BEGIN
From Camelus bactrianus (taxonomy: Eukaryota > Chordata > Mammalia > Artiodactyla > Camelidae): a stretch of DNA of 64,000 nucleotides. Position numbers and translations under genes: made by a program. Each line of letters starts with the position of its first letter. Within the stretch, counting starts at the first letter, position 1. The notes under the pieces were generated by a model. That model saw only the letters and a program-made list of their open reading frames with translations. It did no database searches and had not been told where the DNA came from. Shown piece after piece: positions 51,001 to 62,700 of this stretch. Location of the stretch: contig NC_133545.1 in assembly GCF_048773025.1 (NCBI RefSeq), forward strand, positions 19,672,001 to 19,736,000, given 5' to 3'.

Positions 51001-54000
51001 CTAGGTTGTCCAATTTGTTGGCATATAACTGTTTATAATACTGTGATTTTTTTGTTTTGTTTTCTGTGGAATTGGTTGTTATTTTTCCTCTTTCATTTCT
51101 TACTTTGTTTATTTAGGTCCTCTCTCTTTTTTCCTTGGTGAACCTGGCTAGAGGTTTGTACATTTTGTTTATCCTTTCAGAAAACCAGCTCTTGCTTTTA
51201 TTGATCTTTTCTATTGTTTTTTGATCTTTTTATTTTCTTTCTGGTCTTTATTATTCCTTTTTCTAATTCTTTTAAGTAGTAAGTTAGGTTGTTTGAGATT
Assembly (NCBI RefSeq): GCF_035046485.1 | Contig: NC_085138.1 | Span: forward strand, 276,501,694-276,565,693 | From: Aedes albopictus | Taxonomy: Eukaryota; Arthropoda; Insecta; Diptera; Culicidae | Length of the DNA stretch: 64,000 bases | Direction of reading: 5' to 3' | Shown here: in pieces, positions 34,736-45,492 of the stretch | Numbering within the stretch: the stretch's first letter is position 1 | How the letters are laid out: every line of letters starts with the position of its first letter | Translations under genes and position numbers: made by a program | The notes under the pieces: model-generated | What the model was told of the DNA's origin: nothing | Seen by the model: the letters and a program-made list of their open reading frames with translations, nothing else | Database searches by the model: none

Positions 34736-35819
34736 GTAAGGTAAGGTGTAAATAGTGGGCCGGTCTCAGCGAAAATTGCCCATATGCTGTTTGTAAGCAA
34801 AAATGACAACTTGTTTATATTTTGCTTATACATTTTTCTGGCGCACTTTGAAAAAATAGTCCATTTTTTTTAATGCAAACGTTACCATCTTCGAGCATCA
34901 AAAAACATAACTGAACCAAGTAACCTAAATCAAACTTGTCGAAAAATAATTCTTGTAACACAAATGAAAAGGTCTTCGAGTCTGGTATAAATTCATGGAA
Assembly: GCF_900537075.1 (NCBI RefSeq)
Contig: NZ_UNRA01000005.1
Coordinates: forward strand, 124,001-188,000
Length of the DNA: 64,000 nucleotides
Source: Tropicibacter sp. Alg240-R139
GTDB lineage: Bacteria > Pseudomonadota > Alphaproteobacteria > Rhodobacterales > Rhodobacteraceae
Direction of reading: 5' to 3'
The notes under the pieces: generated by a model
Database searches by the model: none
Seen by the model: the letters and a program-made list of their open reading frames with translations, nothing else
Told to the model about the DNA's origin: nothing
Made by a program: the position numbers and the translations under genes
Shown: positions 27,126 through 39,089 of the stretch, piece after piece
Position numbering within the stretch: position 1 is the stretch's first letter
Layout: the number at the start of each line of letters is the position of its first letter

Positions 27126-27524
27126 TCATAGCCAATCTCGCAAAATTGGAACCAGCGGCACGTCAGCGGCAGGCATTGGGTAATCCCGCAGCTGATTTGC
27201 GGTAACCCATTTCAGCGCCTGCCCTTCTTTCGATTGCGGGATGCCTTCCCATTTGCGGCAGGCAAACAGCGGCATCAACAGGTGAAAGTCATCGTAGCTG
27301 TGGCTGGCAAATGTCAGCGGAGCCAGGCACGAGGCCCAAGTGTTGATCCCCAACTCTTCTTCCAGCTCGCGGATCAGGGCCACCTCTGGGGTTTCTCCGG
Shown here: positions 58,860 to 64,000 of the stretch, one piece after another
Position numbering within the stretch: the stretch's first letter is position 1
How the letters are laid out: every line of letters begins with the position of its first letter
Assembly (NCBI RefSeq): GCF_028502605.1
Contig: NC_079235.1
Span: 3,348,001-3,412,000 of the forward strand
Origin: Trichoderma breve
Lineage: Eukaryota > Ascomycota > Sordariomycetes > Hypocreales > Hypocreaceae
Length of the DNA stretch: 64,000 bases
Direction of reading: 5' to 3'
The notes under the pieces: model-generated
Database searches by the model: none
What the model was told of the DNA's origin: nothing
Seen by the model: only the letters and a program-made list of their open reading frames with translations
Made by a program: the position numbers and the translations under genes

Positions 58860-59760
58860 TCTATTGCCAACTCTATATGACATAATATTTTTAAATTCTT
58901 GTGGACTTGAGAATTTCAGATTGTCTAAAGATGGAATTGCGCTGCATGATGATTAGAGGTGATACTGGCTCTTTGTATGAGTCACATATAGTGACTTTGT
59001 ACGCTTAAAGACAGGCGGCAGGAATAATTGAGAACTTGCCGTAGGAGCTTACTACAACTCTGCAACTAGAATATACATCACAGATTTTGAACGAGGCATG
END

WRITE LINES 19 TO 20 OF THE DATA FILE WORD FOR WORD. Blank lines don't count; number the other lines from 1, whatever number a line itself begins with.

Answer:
Database searches by the model: none
Seen by the model: the letters and a program-made list of their open reading frames with translations, nothing else